Disillusioned with Law School, he quit at 23 and purchased a rundown, failing trattoria that came with an old accordion player and his signing wife thrown in. After completing an apprenticeship of sorts, Bottura eventually went on to work with one of the world’s most famous chefs, Alain Ducasse at Le Louis XV in Monte Carlo, before embarking on opening what is right now the world’s most famous restaurant in 1995.

Bottura’s food has been described as poetry and as tasting emotions on a plate; whilst paying enormous respect to the traditions and heritage of Italian cooking and his beloved Modena, his food is anything but old fashioned. The man himself is an avid admirer and collector of contemporary art and has said of himself, “I was always a troublemaker”, he describes his food as “traditional, but seen from 10 miles away”, and claims that he does not look at the past in a nostalgic way but, in a more critical way, with a view to bringing the best of the past into the present. He once told CNN, “Here we look at the world from another point of view and we compress all our passion, the music, art, our past, our experiences, our memories down into edible bites.”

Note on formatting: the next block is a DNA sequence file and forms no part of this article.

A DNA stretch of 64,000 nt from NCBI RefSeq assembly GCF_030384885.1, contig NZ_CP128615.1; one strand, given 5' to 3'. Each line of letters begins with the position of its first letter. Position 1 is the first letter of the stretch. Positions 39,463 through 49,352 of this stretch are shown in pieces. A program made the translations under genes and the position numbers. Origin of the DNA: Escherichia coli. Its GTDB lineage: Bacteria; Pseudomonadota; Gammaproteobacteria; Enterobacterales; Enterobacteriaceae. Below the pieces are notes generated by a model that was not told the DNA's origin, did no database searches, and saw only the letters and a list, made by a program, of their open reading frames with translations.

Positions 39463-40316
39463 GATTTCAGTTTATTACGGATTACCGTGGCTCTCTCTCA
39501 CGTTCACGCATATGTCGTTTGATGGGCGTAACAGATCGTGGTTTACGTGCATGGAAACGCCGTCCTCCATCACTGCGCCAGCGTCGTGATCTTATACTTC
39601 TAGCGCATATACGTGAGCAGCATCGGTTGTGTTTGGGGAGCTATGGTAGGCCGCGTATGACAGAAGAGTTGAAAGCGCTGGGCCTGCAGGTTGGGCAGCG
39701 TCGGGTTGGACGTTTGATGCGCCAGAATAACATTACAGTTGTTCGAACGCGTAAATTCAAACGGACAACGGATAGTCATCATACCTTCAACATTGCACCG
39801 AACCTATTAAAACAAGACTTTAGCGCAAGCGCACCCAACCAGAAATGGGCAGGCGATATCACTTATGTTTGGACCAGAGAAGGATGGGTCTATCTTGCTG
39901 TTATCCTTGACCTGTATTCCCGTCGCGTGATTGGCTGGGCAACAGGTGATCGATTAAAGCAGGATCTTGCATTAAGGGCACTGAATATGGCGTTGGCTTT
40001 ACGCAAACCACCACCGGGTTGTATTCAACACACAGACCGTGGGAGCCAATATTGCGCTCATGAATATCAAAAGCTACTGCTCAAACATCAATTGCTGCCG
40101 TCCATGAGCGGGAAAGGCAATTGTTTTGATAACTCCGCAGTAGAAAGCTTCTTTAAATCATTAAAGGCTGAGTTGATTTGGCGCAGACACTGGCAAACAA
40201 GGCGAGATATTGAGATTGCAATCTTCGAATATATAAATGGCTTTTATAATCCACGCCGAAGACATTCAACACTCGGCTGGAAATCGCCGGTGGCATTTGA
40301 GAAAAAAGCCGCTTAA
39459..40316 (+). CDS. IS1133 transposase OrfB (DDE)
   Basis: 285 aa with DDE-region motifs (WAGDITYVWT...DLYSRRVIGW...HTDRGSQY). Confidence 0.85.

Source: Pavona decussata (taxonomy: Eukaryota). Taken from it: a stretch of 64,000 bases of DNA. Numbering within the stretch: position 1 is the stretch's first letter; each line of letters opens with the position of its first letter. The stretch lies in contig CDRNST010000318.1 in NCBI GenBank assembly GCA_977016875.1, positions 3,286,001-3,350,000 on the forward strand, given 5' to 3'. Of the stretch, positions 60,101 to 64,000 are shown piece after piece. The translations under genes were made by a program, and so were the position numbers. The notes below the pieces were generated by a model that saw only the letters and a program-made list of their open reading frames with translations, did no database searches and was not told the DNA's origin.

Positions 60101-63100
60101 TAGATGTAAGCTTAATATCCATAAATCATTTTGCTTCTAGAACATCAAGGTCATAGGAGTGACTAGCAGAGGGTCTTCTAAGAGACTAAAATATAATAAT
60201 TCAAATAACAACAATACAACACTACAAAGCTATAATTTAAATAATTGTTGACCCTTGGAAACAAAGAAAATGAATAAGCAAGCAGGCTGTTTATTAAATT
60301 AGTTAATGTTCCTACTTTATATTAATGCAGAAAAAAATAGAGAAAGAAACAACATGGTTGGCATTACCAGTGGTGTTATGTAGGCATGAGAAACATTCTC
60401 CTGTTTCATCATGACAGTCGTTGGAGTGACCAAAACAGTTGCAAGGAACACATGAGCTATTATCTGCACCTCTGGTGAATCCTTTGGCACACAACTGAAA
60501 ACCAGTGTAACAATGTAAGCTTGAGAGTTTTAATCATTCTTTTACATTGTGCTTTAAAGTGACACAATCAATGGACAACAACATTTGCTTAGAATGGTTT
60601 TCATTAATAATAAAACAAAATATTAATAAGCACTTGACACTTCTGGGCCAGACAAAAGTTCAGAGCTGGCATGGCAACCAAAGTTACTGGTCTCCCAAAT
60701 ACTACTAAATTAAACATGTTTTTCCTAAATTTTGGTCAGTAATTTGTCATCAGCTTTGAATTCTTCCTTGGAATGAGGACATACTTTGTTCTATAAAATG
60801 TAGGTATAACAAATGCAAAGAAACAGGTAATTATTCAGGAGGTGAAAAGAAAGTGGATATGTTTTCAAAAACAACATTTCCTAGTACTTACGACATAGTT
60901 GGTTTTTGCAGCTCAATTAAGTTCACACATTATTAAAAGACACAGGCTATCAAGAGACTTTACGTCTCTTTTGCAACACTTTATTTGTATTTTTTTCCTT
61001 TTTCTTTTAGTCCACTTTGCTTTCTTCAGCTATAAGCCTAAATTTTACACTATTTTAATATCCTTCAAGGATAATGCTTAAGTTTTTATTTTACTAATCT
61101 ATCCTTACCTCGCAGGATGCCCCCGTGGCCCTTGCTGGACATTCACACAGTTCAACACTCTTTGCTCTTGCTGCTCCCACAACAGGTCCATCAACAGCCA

Today, he is undoubtedly the most influential figure in a new generation of Italian chefs. His restaurant is not only the San Pellegrino best in the world, it has three Michelin stars; Bottura also sits on the board of Ferran Adrià’s Basque Culinary Centre.

The influence of food on memory and emotion is well documented and there is an enormous fascination with ongoing research in the field.

‘Our memories of past eating experiences are influential in shaping food preferences and consumption behavior, and the emotions that people associate to these memories are linked to their attitudes toward foods and their everyday food-related behaviors.’